Mutemath are having a hard time making a misstep, not that they’re trying. They have made three studio albums, each of which builds off its predecessor in a way that demonstrates a consistent pattern of evolution while still maintaining their rock roots. It’s a bit of a success story through and through in that they are benefitting from the best of both worlds: their fan base and popularity is growing while they are gradually exploring new territory musically.
Their debut album, 2006’s Mutemath, had a more space-rock sound with ornate soundscapes and a full-bodied presence on songs like “Typical” and “Break the Same”. Since then, they have gone in a more lo-fi direction but still maintained production value. Odd Soul is full-bodied, but it feels more simple and straightforward. They now seem concerned with bringing the blues-based move-and-shake groove rather than preserving layered sounds on songs like “Prytania” and “Walking Paranoia”. Listeners get a simple presentation of traditional guitars coupled with the rhythm of bass and drums. Synthesizers, while present a small amount, aren’t as prevalent on Odd Soul as they were on tracks like “Break the Same” (Mutemath) and “Pins and Needles” (2009’s Armistice).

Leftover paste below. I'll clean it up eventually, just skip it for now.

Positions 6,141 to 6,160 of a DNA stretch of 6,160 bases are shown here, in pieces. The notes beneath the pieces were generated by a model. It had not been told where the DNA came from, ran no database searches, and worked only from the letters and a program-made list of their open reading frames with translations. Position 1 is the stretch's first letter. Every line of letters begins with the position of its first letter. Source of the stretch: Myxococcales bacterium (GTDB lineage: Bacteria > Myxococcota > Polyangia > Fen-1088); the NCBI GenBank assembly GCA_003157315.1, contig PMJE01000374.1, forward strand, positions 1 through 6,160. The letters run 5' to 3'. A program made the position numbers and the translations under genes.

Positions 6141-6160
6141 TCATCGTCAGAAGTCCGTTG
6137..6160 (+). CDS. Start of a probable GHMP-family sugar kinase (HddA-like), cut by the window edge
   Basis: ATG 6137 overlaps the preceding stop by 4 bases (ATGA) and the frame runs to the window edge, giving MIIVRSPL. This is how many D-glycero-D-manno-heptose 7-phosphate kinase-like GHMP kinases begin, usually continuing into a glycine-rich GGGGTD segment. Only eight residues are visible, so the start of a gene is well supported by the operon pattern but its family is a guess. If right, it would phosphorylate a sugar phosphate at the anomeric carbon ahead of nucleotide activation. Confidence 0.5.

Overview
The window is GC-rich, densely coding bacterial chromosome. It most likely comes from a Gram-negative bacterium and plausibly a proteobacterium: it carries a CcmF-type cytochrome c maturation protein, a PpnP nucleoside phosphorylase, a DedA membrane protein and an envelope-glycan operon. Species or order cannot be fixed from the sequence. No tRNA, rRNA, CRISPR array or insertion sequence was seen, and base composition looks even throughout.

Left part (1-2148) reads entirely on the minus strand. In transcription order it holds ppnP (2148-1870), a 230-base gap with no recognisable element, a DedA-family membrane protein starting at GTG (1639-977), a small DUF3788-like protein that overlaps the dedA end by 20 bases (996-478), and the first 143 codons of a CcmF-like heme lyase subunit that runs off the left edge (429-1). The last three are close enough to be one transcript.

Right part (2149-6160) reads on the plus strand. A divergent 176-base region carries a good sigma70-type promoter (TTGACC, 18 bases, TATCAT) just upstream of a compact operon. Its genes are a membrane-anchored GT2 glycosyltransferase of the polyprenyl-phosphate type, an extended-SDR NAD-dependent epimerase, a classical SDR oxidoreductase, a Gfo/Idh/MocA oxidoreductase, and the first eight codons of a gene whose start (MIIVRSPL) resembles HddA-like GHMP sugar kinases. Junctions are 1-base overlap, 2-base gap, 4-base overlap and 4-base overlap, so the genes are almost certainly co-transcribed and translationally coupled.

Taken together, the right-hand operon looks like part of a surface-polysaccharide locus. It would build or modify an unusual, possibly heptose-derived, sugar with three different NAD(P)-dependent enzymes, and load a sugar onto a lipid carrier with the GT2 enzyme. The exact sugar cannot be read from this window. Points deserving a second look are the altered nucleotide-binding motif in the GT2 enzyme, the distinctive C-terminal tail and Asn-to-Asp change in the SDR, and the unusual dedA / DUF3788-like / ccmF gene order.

The thing that makes Mutemath’s music most enjoyable is that underneath all the grooves and musically enticing moments is an element of hope and inspiration. They seem aware that they’ve had ups and downs but are hopeful for what the future may bring. It seems fitting that some of the lyrics to the album’s last song “In No Time” are, “Where’s your nerve gone / And where’s your hope? / And where’s that sunrise you’ve been waiting for? / And where’s that one day you got it all? / Well I bet we’ll find it in no time at all / We’ll find it in no time at all.”
Mutemath have always had nerve and hope, but if they are going in search of more, then listeners should be in for something huge next time around.